The addition of IPO also modified FA profiles of milk fat and affected the value of atherogenic index and the product/substrate ratio for Δ9-desaturase (Table 4a,b and Table 5a,b).
In cows, the proportion of total SFAs in milk fat decreased by 4.6% (p < 0.05), 6.2% (p < 0.01), and 4.7% (p < 0.05) during all the milking days, that is, on days 7, 14, and 30, respectively, compared with the CTRL group (Table 4b). In the group of SFAs, there was a decrease in the proportion of short-chain FAs (SCFAs, C4–10:0) by 30.3%, 33.8%, and 32.5% (all differences at p < 0.01), respectively, after 7, 14, and 30 days as well as in the proportion of medium-chain FAs (MCFAs, C12–16), that is, laurynic acid (C12:0) from 7.4% (7 d, p < 0.05) to 16.6% (30 d, p < 0.01), myristic acid (C14:0) from 4.9% (7 d) to 12% (14 d, p < 0.05), and palmitic acid (C16:0) from 4% (7 d) to 6.6% (14 d, p < 0.05) (Table 4a,b). The atherogenic index (AI) of milk decreased by 10.6% (after 7 days, p < 0.01) to 20.5% (after 14 days, p < 0.01), as did the desaturase index (DI) of C18:1/C18:0 and C18:2 c9,t11/C18:1 t11 (Table 4b). During all milking days (i.e., on the 7th, 14th, and 30th days of the experiment), as a result of supplementation of cows’ diets with IPO addition, increases were observed for the content of trans-vaccenic acid (TVA) (123.3%, 164.1%, and 142.2%, respectively), CLA isomers of configuration c9,t11 (92.6%, 117.3%, and 122.4%, respectively) and t10,c12 (100%, 75%, and 100%, respectively) (all differences were statistically significant at p < 0.01), and stearic acid C18:0 (17.9%, p < 0.05; 23.9%, p < 0.01; and 29.1%, p < 0.01, respectively) compared with the CTRL group (Table 4a). The addition of IPO also increased monounsaturated fatty acid (MUFA) content in milk fat after 7, 14, and 30 days of application by 4.3%, 12.6% (p < 0.01), and 10.1% (p < 0.05), respectively. There were also increases in polyunsaturated fatty acids (PUFAs) by 20%, 18.4%, and 19.9% and in total CLA by 93.2%, 113.8%, and 122.2%, respectively, after 7, 14, and 30 days (all differences were statistically significant at p < 0.01) (Table 4b). In addition to the described dietary effect, the time of the IPO supplementation also influenced the content of C4, C10, C12, C14, C18, TVA, C18:2 t10,c12 (CLA), SCFAs, and desaturase index CLA/TVA (p < 0.05, p < 0.01). In the group of animals receiving the addition of IPO, milk fat on the 14th day of the experiment had a statistically lower SCFA and C10:0 content compared with that from the 7th day (p < 0.01). Moreover, a diet x time interaction was noted (p < 0.05, p < 0.01) in the case of C4, C6, C10, C12, C16, C18, CLA isomers, SCFAs, MCFAs, PUFAs, Σ CLA, desaturase index CLA/TVA, and AI (Table 4a,b).
A similar spectrum of changes in FA profiles was also observed in sheep milk fat. During the whole experiment, the share of SCFAs (C4–10) decreased by 29.6%, 36.2%, and 41.7% (all differences were statistically significant at p < 0.01), respectively, after 7, 14, and 30 days compared with the CTRL group (Table 5b). A decrease in the share of MCFAs (laurynic acid by 18.8% (after 7 d, p < 0.01) to 29.6% (after 14 d, p < 0.01) and myristic acid by 5.5% (after 30 d, p < 0.05) to 9.4% (after 7 d, p < 0.01)) and a decrease in palmitic acid and total content of SFA level were also observed (p < 0.05) (Table 5a,b). The value of milk AI also decreased by 15.7% (7 d, p < 0.01) to 19.7% (30 d, p < 0.01) as did the DI of oleic acid to stearic acid and rumenic acid (RA) to TVA (p < 0.01) (Table 5b). As a result of ewes’ feed dose supplementation with IPO, the proportion of stearic acid C18:0 in milk fat increased by 33.3%, 29.7%, and 41%; TVA by 145.3%, 161.3%, and 199.2%; CLA isomers with c9,t11 configuration by 83.1%, 92.3%, and 119%; and CLA isomers with t10,c12 configuration by 166.7%, 133.3%, and 266.7%, respectively, after 7, 14, and 30 days (all differences at p < 0.01) (Table 5a). After 7, 14, and 30 days of IPO application, an increase in the proportion of MUFAs was also observed in milk fat: 6.3% (p < 0.05), 8.9% (p < 0.01), and 10% (p < 0.05), respectively. PUFAs increased by 15.9%, 34.8%, and 29.7% and total CLA increased by 85.9%, 94.3%, and 125%, respectively, after 7, 14, and 30 days of IPO application (all differences at p < 0.01) (Table 5b). Based on the statistical analysis, it was found that the time of IPO application affected the content of C4, C6, C8, C10, C12, C16, C18, TVA, CLA isomers, Σ CLA, PUFAs, long-chain polyunsaturated fatty acids (LC-PUFAs), SCFAs, desaturase index C18:1/C18, and AI (p < 0.05, p < 0.01). In the group of animals receiving the addition of IPO, milk fat on the 30th day of the experiment was characterized by higher content of total CLA, CLA isomers c9,t11 and t10c12, and TVA and lower content of C4:0 and C6:0 compared with milk fat on the 7th day of the experiment (p < 0.01). Diet x time interaction was noted for C4, C6, C8, C10, C14, C16, C18, C18:1 t10, TVA, C18:2, all CLA isomers, Σ CLA, PUFAs, MUFAs, SCFAs, desaturase index C18:1/C18, and AI (p < 0.05, p < 0.01) (Table 5a,b).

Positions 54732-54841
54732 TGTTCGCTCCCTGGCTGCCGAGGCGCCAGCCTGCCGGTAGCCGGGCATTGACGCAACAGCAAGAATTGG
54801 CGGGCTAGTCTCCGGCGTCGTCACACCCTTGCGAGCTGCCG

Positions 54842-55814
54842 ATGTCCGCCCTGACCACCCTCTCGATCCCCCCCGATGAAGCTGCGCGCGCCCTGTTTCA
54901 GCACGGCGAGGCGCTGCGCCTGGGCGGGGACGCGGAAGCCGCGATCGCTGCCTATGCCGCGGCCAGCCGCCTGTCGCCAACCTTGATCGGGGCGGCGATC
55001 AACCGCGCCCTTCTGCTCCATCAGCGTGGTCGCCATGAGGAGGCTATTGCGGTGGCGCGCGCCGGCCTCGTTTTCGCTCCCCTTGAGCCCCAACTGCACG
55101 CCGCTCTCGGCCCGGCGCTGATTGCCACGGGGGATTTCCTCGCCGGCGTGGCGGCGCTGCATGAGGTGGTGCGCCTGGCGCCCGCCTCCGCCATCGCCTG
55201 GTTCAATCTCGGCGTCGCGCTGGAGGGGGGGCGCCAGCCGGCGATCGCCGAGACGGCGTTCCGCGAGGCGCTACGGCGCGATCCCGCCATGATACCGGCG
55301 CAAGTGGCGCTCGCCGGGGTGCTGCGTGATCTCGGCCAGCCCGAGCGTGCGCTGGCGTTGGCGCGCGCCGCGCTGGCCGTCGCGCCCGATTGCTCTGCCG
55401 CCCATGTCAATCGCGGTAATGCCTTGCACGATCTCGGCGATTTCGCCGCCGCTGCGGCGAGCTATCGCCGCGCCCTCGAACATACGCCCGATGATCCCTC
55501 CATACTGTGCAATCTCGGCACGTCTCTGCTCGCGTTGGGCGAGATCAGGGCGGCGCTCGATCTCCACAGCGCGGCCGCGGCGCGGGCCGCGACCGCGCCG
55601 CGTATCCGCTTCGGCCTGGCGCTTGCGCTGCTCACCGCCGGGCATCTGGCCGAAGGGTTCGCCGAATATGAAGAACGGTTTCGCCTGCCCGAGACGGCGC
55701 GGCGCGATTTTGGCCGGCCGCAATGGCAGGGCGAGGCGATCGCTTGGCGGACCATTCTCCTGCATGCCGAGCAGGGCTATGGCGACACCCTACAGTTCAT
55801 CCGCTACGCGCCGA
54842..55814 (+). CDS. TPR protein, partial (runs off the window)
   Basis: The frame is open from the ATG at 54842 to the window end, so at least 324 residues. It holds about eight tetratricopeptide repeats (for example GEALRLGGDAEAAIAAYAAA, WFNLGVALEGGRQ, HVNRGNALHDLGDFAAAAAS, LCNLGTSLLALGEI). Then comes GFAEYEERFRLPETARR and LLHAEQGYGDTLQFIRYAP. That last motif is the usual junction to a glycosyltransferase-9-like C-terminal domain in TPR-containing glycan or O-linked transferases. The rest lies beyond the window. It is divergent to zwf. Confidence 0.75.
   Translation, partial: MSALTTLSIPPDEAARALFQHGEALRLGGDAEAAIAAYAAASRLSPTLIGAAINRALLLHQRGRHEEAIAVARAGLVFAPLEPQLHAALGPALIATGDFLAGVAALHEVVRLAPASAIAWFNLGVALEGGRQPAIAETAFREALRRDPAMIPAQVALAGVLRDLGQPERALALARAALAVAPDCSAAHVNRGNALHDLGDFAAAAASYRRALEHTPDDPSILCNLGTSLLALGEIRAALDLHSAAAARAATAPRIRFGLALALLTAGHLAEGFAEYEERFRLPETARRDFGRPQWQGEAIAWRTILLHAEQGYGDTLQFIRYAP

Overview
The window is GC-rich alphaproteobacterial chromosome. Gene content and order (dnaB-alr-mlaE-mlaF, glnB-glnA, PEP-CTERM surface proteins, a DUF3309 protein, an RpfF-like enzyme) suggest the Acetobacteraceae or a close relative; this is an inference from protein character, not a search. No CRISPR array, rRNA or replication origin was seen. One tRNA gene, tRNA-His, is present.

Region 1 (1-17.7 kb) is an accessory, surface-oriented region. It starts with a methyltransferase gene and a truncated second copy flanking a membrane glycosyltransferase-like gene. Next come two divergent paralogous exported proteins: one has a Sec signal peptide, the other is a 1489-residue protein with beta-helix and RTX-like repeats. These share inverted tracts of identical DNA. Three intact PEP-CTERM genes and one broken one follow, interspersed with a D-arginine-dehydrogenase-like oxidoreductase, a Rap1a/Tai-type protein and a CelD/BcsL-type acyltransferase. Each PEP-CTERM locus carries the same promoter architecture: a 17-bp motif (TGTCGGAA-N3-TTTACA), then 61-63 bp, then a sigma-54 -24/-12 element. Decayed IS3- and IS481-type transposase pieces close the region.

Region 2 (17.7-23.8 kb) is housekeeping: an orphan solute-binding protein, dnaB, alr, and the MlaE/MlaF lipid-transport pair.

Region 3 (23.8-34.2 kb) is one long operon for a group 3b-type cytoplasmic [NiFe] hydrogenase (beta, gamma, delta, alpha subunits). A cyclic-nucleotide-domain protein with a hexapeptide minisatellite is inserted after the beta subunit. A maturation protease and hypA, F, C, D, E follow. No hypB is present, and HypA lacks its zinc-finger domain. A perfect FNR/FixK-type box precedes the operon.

4. Discussion

4.1. CLA Synthesis and Elaboration of Feed Additives

The content of CLA synthesized as a result of the alkaline isomerization process is significantly affected by the FA profile of the substrate. A high content of LA, which is the main substrate in the process of CLA synthesis, and a low content of ALA, which is also subject to isomerization leading to the formation of positional and geometric isomers (CLnA), determine the high degree of usefulness of the oil.
From the point of view of CLA isomer synthesis, poppy seed oil containing 72.8% LA and 0.7% ALA (Table 1) is characterized by a very favorable FA profile. Similar to other unprocessed oils of plant origin, this does not contain CLA. The distribution of double bonds (positional) and the arrangement of radicals in relation to the double bond axis (geometric) in LA change as a result of the alkaline isomerization process. Consequently, three conjugated dienes of linoleic acid with c9,t11, t10,c12, and c11,t13 configurations, having biological properties other than LA, in amounts of 31.2%, 27.6%, and 4.1% of total FAs, respectively, were synthesized. Apart from CLA, the IPO also included SFAs (C16–18:0), OA, LA, ALA, and CLnA (Table 1).